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Felix Hernandez tosses MLB's 23rd perfecto

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Felix Hernandez tosses MLB's 23rd perfecto

From Comcast SportsNet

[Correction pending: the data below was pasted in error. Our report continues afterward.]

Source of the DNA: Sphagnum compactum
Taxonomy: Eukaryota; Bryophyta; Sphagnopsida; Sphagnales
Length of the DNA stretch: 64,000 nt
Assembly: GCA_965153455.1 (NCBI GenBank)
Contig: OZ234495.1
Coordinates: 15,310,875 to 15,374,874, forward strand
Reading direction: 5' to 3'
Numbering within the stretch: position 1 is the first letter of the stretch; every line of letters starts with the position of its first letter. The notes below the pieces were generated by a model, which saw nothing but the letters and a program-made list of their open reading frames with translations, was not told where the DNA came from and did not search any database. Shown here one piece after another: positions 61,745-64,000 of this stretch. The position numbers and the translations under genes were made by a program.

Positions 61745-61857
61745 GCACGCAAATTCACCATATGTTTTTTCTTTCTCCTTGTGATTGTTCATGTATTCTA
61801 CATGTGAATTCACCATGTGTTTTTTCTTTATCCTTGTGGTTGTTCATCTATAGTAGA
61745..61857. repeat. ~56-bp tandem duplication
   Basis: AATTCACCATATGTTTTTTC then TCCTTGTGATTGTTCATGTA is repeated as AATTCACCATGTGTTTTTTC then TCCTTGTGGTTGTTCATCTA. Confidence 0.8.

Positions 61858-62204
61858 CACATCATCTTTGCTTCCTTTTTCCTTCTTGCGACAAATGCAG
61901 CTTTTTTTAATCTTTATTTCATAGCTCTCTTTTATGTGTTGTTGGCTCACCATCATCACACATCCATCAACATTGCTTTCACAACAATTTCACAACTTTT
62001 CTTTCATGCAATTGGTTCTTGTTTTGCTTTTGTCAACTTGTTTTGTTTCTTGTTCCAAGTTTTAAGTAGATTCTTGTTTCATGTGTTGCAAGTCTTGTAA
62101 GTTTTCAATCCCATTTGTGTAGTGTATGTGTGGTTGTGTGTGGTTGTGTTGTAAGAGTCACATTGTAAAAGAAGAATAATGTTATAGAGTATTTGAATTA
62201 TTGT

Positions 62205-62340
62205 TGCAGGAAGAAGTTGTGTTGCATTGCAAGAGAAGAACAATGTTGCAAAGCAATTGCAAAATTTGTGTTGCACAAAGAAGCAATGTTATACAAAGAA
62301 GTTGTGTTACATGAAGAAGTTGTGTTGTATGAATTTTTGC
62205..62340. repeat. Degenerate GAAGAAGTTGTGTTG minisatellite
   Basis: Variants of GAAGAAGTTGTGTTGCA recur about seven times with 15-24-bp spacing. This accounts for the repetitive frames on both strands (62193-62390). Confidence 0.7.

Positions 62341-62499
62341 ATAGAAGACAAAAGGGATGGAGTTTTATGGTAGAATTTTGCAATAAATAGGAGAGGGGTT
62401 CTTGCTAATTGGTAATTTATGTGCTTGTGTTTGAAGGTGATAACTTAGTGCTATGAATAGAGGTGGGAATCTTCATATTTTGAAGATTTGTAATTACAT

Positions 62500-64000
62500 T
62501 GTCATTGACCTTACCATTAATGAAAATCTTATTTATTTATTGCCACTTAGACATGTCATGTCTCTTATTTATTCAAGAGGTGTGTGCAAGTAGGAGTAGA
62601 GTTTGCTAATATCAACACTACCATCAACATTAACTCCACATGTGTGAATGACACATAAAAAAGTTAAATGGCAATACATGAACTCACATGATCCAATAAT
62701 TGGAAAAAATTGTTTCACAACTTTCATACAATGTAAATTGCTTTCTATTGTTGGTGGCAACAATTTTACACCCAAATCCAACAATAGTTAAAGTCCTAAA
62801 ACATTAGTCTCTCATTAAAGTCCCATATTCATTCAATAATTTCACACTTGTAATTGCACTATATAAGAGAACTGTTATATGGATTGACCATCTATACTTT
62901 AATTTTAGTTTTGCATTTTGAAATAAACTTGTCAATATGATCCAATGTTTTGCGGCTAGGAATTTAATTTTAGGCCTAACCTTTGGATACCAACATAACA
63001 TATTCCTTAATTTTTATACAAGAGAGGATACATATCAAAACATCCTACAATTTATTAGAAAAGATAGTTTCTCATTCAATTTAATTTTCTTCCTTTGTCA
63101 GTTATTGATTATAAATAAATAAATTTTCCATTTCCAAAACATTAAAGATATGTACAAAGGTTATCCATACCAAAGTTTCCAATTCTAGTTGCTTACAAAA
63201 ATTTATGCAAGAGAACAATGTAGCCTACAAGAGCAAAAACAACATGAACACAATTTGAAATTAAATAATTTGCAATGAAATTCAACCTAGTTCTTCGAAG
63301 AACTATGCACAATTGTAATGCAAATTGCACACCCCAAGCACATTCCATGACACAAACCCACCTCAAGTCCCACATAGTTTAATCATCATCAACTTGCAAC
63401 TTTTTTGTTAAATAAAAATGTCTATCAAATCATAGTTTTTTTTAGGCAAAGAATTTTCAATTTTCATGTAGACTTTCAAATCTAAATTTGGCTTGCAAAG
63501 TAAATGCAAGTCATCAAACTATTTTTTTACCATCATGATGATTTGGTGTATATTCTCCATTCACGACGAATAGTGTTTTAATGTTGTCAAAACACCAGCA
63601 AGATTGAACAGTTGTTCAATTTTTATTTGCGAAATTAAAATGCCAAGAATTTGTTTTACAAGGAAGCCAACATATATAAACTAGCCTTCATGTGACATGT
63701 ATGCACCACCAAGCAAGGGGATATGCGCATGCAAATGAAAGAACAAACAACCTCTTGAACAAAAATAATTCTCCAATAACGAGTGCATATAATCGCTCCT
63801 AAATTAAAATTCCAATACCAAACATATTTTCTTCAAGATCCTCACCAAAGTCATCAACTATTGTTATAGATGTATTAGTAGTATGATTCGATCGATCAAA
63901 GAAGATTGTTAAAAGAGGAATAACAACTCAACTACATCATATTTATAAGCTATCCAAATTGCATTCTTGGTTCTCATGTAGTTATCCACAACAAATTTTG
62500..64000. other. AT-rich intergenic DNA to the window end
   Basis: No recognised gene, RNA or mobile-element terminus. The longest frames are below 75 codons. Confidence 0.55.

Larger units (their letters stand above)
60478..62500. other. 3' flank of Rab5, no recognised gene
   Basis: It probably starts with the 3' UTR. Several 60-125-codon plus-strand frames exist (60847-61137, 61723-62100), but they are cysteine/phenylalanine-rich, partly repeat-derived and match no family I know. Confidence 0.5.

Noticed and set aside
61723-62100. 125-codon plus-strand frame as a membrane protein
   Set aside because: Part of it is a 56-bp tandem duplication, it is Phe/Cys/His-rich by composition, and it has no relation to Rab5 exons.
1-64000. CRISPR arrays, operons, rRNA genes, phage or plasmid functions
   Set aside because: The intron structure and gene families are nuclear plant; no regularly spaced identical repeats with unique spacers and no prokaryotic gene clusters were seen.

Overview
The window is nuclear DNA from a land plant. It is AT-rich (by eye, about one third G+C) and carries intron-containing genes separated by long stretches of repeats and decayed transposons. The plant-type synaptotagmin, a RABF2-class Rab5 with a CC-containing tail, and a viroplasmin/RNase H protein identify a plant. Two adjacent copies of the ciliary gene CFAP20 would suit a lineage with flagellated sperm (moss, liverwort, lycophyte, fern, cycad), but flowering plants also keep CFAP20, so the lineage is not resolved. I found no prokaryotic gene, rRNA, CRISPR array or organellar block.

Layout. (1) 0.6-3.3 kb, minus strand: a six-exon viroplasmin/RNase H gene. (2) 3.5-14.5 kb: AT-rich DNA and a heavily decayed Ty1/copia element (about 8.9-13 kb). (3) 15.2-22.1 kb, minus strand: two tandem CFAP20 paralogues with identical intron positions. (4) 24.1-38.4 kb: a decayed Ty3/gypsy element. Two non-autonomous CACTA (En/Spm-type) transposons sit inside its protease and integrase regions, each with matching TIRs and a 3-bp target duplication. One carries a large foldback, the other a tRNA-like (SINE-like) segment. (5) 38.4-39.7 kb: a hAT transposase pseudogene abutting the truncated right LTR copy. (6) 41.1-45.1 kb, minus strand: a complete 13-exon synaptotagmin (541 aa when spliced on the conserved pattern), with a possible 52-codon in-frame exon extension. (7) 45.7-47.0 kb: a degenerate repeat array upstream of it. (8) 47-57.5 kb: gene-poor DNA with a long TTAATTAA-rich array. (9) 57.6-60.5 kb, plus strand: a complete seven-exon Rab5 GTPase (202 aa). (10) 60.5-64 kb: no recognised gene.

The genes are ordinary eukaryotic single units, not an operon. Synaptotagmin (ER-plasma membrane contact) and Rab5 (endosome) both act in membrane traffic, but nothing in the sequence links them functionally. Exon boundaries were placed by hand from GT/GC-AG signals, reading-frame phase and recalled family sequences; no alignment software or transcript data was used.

SEATTLE (AP) -- As he rode down in the crowded elevator wearing a wide grin after watching Felix Hernandez twirl baseball history, Seattle general manager Jack Zduriencik felt like having a little fun. He pulled out his cellphone, held it to his ear and listened for a moment. "No, we're not trading Felix Hernandez," Zduriencik jokingly said into his phone. Not after Wednesday. Not anytime soon. Hernandez pitched the Seattle Mariners' first perfect game and the 23rd in baseball history, overpowering the Tampa Bay Rays in a brilliant 1-0 victory Wednesday. The 2010 AL Cy Young Award winner has never hid his desire for pitching perfection. For a franchise on its way to an 11th straight season without a playoff appearance, Hernandez is the one constant keeping fans interested in Mariners baseball. Hernandez (11-5) rewarded those fans with a 12-strikeout gem on Wednesday afternoon. He baffled the Rays using his sharp curve and blistering fastball to keep the Rays guessing all day. It finally culminated in the ninth inning when Hernandez struck out pinch-hitter Desmond Jennings, got pinch-hitter Jeff Keppinger to ground out and closed out the perfecto by falling behind Sean Rodriguez 2-0 and then throwing three perfect pitches. His teammates had spent most of the game leaving Hernandez to himself, but after the right-hander was done pointing at the sky, he was engulfed in celebration. "It was always in my mind, every game. I need to throw a perfect game.' For every pitcher I think it's in their mind," Hernandez said. "Today it happened and it's something special. I don't have any words to explain this. This is pretty amazing. It doesn't happen every day." It was the third perfect game in baseball this season -- a first -- joining gems by Chicago's Philip Humber against the Mariners in April and San Francisco's Matt Cain versus Houston in June. More than half of all perfectos -- 12 -- have come in the last 25 seasons. This also was the sixth no-hitter in the majors this season, three of them at Safeco Field. Humber threw his gem in Seattle, then six Mariners pitchers combined to hold the Los Angeles Dodgers hitless at the park on June 8. There have been seven no-hitters in a season twice since 1900. It happened in 1990 and again in 1991, with Nolan Ryan throwing one in each of those years. For the Rays, it was an all-too-familiar feeling. This was the third time in four seasons they had a perfect game pitched against them, following efforts by Dallas Braden in 2010 and Mark Buehrle in 2009. "The one thing I've learned is that no-hitters and perfect games don't mean anything about tomorrow, anyway," Rays manager Joe Maddon said. Hernandez's dominance got stronger as the game progressed. He cruised for five innings, then pitched through tough at-bats, delay tactics and the mounting pressure of perfection to close out the gem. Hernandez struck out 12, including eight in the final four innings. He struck out the side in the sixth, did it again in the eighth and hit as high as 95 mph in the ninth. Two starts earlier against the New York Yankees, Hernandez tossed a two-hit shutout, leading Seattle manager Eric Wedge to call it the finest outing he's seen from Hernandez. Suffice to say, Wednesday was better. "It was special. He had special stuff," Wedge said. "But Felix is so consistently good that when he does take it up to another level, which we've seen him do through the course of the year, you never know how it's going to turn out." It was the seventh perfect game won 1-0, thanks largely to the hustle of shortstop Brendan Ryan. He led off the third with his first hit in 10 at-bats against Jeremy Hellickson (7-8), a sharp single to left. He was still at first with two outs when he got a great jump on a curveball that bounced in the dirt and escaped catcher Jose Lobaton. Ryan never hesitated at second and made it all the way to third. He then jogged home when Jesus Montero followed with a single to left. Ryan also had a defensive hand in keeping Hernandez perfect. B.J. Upton hit a grounder in the seventh that third baseman Kyle Seager dived toward but let go past. Ryan was there in the hole to field the bouncer and threw out Upton. The other impressive defensive play came on the first batter of the game when Eric Thames tracked down Sam Fuld's drive in deep right-center field. That's how strong Hernandez was. Only five of the 27 outs were recorded by the outfield. "You could throw any lineup out there today," Seattle catcher John Jaso said, "and it's close to the same result." Tampa Bay seemed to try another technique to disrupt Hernandez, and that also failed. With two outs in the seventh, Maddon came out to argue after plate umpire Rob Drake called strike one on a borderline pitch to Matt Joyce. Maddon stuck around for a minute or so to argue, finally getting ejected. When he left, Hernandez was still right in rhythm. "I was yelling at Joe to get ... out of there," Wedge said. It was the second no-hitter this season for the Mariners -- doubling the franchise's total entering the year -- and third total at Safeco Field after the park went more than a dozen years without one. After Humber's perfect game, a six-pack of Seattle pitchers tossed a combined no-hitter against the Dodgers in June. The six no-hitters is two shy of the record set in 1884, one short of the total in each of the 1990 and 1991 seasons. "Hard to believe. It's hard to believe," baseball Commissioner Bud Selig said. "Struck out five of the last six hitters. That's pretty good." NOTES: Seattle's last individual no-hitter came when Chris Bosio shut down Boston on April 22, 1993. Seattle's other no-hitter was thrown by Randy Johnson against Detroit on June 2, 1990. ... Tampa Bay was no-hit for the fifth time in franchise history. ... Maddon's ejection was his second of the season. ... Maddon said the team plans to keep INF Luke Scott on his rehab assignment in the minors through the weekend. Scott has been on the DL with an oblique strain.